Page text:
A memorable 2012 K-State football season is a memory and the entire 2013 season is ahead. Not one Klein run, or Harper catch, or Brown tackle, or Williams sack from last season will make any difference for this year’s team. However, it can be helpful to look back at the Klein/Harper era and learn from offensive tendencies for play calls and formations to anticipate what we might see from this year’s Cats.
When looking back we must remember that last year’s offense was one of K-State’s best ever; arguably the 3rd best in the Snyder era, only behind 1998 and 2002. K-State averaged 6.21 yards per play (4th best under Snyder) and .60 points per play (3rd best under Snyder) while turning the ball over only 12 times. The numbers for this breakdown don’t include every game from the 2012 season, but it is gleaned from charts featuring formations, play calls, and yards gain from 8 games. The picture it gives of last year’s offensive footprint is more than adequate.
One of the strengths of Snyder’s offense has always been the variety of personnel and formations that K-State uses, putting a lot of pressure on opposing defenses to not only defend offensive schemes, but get aligned correctly on each snap. As the chart shows, the variety was very broad last season, and there were even more variations for each personnel grouping. Still, the Cats had two primary personnel groups; 1 back sets with 3 receivers and 1 tight end, and 2 back sets with 2 receivers and 1 tight end. Nearly 2/3 of the offense snaps had one of these groups on the field. Every formation/personnel grouping was successful, and most featured gains of over 6 yards per play. Keep in mind when looking at the yardage gained that 3 back sets and 2 back sets with 2 tight ends were most often used in short yardage situations.
1 back set with 3 wide receivers and 1 tight end. This is a balanced formation with 2 wide receivers at the top and the tight end and 3rd receiver to the bottom of the screen. Used on 8% of the snaps.
1 back set with 3 receivers and 1 tight end. This features a trips formation to the top with the tight end and 2 receivers and 1 receiver to the bottom of the screen. Used on 20% of snaps.
2 back set with 2 receivers and 1 tight end. This set features a receiver and tight end to the top and a single receiver to the bottom of the screen. K-State also used twin receivers with the tight end opposite or unbalanced twins with the tight end and receivers to the same side. The formation below (or slight variations such as shotgun/pistol) was used on 22% of snaps.
The Cats were primarily a running team with an effective passing game last season and this chart gives a pretty comprehensive view of the general running schemes and passing schemes used. Zone lead/power from 2 back sets was K-State’s primary running game, but varieties of option football were also featured. The zone lead/power game was very balanced, with nearly a 50/50 split between quarterback and running back carries. Both were effective, but the QB running game at 5 yards per carry stands out. With the option, zone read was featured and speed option was most successful. You can go back and look at last year’s FANframes to get more detailed breakdowns of these option schemes.
Through the air, K-State’s drop back passing game was used frequently, but it is no surprise that play action featured the biggest plays on offense. Play action passes gained over 10 yards per attempt, and out of 2 back sets that number was an impressive 15 yards per attempt. The effectiveness of K-State’s running game forced opponents to load 8 or 9 in the box, opening up huge holes in the secondary for throws down the field. While K-State’s passing game was only used on 1/3 of its snaps, the effectiveness led to nearly 9 yards per attempt on the season to rank #5 nationally. K-State ranked in the top 5 in a few other offensive categories; points per possession, turnovers lost, and penalty yards per game.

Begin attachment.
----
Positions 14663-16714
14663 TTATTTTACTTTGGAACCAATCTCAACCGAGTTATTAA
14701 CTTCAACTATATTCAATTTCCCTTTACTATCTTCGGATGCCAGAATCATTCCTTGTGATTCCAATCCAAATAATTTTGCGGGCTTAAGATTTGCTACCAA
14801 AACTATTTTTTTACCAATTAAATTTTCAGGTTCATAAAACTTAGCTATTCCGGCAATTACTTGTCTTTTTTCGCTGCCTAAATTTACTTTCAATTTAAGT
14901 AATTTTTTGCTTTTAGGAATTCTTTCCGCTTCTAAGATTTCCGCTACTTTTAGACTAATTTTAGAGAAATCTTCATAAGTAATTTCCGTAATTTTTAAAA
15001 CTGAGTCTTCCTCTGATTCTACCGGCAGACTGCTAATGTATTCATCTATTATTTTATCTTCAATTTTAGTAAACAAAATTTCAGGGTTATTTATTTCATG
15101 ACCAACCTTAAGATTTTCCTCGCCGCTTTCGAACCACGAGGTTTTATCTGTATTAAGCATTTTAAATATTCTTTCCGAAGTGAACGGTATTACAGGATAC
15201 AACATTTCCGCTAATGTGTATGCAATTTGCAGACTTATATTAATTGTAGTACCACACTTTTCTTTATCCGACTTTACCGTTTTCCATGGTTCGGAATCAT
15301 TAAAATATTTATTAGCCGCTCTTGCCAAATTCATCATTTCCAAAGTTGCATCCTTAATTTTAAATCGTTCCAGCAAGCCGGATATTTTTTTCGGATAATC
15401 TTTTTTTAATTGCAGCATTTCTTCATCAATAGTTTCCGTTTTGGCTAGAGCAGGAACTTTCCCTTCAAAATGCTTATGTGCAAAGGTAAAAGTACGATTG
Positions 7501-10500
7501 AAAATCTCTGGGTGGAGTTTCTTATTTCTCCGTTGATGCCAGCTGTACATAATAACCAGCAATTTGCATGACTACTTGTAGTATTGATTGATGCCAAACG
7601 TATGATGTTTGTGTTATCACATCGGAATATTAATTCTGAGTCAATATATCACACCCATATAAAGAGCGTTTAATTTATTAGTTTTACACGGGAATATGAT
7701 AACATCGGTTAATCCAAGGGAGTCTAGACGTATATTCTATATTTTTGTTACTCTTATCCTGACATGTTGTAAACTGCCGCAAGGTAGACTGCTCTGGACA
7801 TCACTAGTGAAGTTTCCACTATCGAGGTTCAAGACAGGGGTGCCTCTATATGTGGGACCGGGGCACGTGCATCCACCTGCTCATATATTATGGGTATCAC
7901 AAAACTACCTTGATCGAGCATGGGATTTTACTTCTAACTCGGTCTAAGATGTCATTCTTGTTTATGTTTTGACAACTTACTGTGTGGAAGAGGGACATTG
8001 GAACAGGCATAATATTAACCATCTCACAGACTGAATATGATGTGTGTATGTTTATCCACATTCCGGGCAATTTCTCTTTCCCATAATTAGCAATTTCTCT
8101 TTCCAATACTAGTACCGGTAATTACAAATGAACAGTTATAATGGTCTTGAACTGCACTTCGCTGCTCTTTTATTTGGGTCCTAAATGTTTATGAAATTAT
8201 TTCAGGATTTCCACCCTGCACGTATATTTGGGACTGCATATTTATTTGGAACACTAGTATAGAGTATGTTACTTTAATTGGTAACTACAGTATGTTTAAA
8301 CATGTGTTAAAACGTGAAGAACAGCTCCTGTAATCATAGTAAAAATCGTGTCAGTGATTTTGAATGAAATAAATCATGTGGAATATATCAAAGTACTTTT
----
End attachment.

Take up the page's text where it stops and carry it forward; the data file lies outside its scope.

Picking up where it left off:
The question becomes what will K-State’s offense look like in the post Klein/Harper era? Clearly some things will change because K-State no longer has a quarterback with the body of a tight end or a huge outside receiving threat. However, the thought that K-State will become a pass happy offense if Waters maintains the #1 spot at quarterback seems premature, though its probably safe to anticipate the passing game will be used more than 1/3 of the time, especially if the rumors of Waters’ accuracy and throwing abilities prove to be true.
The running game has always been a big part of Snyder’s system. Even if we go back to the successful seasons (93-96) before the QB run game (and Michael Bishop) became integral part of Snyder’s offense, the running game still accounted for 57% of the play calls. That was averaging only 3.4 yards per carry during those 4 seasons and when the QB run game schemes were a fraction of what we see in Snyder’s system today. With the size of Waters (and Sams) its also likely the use of the QB in the zone lead/power running game will decrease. Neither seems equipped to take the abuse that Klein took, so more zone read schemes will likely be used than last year.
Either way, with the inexperience on defense, the offense will need to be the strength of this team. With a strong offensive line, an experienced and successful running back, and some nice receivers returning its going to be up to the success of whoever becomes quarterback to lead this team. It will be interesting to watch the evolution of this offense as the season goes along, and especially the changes Snyder brings to his offense.
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